A philosophy of food grows out of basic needs being filled, along with the honoring of traditional tastes and recipes and social customs. Such is the case for Natasha Witka, hometown Catskill woman who brings a Polish theme to her New York Restaurant in the village.
“It has always been a passion for me to be in the kitchen,” says Witka. “I started cooking around five years old, as my mom tells the story. Although I had taken a career path and moved away after college, there was always something about the restaurant industry: the adrenalin, the drive that empowered others, just to have such a team build something. Currently we have 33 employees on our team. I am first-generation from Poland; my parents were both born there. I spent time there growing up. Our household was centered on Polish comfort food. That’s what I learned to prepare, and I wanted to give that statement of culture within a nouveau American menu.”
The 100-year-old building housed a restaurant during Prohibition. “There were other locations that we looked at. But I was from here. I graduated from Catskill High. I found myself coming home every weekend and wanting to be back here. I felt there was a niche that needed to be filled here, as a watering hole in the village proper. This building had been abandoned for almost nine years. We bought it in 2014, and it was a yearlong project to reverse the village being ready to condemn it. Thinking about the last four years seems like a blur.
“We have a private dining room, which we offer complementary for special events, birthday parties, showers, even business meetings. The space is soundproof with special acoustic insulation in the walls. We – my brother and my GM, whom I grew up with – we don’t make any decisions without the others. We try to collaborate, even with the menu. The color scheme and casual, dim lighting has the comfort and feel of an extension of my living room. We partnered with the village arts ambassador to have a rail system installed to exhibit local artists’ work on the walls. Jazz musicians play at Sunday brunch and change out weekly. Every couple of weeks they have a jam session; Pamela Pentony of Bard College is our music curator. She even brings in her students.”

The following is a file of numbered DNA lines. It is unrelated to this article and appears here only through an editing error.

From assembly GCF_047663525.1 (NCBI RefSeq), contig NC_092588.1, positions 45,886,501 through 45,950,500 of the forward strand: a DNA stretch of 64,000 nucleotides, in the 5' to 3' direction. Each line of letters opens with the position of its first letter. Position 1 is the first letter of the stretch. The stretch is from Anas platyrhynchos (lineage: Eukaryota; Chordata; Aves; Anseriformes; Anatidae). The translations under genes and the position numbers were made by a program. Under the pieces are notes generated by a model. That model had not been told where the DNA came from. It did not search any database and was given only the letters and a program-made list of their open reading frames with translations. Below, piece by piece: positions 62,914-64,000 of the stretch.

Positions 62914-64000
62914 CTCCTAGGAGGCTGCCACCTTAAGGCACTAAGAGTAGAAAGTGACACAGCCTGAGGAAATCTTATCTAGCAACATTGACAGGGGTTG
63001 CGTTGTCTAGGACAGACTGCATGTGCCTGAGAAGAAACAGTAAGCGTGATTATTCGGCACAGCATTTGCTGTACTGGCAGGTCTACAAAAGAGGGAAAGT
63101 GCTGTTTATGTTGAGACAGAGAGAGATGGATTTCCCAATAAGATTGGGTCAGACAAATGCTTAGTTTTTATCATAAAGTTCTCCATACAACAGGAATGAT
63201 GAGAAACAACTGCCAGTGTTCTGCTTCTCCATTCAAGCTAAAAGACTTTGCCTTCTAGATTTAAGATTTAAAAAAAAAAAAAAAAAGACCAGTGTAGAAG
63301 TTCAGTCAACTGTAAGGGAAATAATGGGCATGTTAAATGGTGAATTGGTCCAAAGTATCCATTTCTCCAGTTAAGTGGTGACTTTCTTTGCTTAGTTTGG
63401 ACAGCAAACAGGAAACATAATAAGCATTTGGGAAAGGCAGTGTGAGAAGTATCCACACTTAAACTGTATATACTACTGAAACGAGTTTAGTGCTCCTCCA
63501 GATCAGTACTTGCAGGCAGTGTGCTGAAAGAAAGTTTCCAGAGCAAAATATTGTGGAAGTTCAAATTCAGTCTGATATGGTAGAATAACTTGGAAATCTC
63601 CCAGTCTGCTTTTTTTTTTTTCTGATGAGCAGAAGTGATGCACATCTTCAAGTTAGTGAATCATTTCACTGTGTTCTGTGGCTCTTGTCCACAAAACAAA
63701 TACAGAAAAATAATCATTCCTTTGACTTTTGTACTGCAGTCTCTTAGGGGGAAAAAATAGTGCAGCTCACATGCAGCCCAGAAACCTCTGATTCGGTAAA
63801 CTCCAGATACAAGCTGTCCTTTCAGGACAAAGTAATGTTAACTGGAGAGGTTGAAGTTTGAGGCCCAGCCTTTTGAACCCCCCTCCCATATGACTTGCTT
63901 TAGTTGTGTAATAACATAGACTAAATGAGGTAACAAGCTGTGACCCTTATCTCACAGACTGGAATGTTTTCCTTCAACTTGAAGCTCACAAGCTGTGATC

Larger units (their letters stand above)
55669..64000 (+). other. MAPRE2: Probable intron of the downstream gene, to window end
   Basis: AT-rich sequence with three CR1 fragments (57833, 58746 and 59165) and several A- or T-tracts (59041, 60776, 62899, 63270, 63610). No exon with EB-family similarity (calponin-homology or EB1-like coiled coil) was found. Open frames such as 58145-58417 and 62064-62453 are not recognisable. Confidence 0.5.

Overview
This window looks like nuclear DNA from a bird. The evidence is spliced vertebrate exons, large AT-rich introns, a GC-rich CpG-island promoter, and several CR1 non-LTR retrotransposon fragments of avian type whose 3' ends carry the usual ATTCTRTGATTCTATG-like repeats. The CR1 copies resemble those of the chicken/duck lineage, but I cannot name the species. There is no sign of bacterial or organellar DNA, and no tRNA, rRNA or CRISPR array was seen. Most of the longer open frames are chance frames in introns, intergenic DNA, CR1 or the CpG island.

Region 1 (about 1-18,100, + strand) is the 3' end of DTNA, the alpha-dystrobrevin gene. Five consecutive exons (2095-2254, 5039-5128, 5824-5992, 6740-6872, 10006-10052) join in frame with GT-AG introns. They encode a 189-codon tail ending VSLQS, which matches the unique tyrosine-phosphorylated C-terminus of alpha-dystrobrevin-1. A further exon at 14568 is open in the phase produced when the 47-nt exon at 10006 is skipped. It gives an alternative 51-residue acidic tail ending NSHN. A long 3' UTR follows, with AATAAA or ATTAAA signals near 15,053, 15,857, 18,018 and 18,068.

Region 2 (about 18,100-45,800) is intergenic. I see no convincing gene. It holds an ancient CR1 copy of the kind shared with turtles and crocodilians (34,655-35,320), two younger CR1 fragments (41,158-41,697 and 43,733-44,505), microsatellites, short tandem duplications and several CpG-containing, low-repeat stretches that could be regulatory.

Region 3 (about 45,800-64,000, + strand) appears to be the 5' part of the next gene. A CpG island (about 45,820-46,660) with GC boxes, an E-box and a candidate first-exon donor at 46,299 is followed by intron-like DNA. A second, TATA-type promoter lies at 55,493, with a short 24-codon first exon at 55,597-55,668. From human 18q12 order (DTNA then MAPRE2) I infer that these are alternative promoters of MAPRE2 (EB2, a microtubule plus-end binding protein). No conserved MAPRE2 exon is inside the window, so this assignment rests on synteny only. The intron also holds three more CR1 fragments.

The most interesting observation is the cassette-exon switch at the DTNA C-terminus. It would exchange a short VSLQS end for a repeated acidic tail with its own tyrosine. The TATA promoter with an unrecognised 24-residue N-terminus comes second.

The menu includes American staples, such as sirloin burgers and sandwiches, as well as European-style artisan flatbread pizzas, and an array of traditional Polish recipes, including house-made pierogis and golabki. Rooted in those dishes Witka remembers from her youth, the offerings include house-cured meats, European-style café favorites and specialties such as seared salmon with celery root. Check out the full menu online, which will soon be switched out with heartier items to satisfy autumnal hungers. Staple vegan, vegetarian and gluten-free options are available, too. One long wall is taken up with a well-lit, well-stocked bar that serves up a variety of seasonal craft cocktails, local draft beers, dynamic wines and a variety of New York State small-batch spirits. A brick wall opposite and low ceiling give the dining area a cozy feel.
That basic philosophy? It’s summed up in a slogan that seems to have stuck over time: “Make pierogi, not war.” Check out Taco Tuesdays or Wine Down Thursdays. Happy Hour runs Monday through Friday from 4 to 6 p.m., featuring $4 appetizers, drafts, wines and cocktails. There’s live music on Friday and Saturday nights from 8 to 11 p.m., and Sunday Brunch from noon until 3 p.m. with smooth jazz to make it all go down nicely.
New York Restaurant, 11 a.m.-8:30 p.m. Sunday, 9 p.m. Monday-Thursday, 10 p.m. Friday-Saturday, 353 Main St., Catskill; (518) 943-5500, www.nyrestaurantcatskill.com.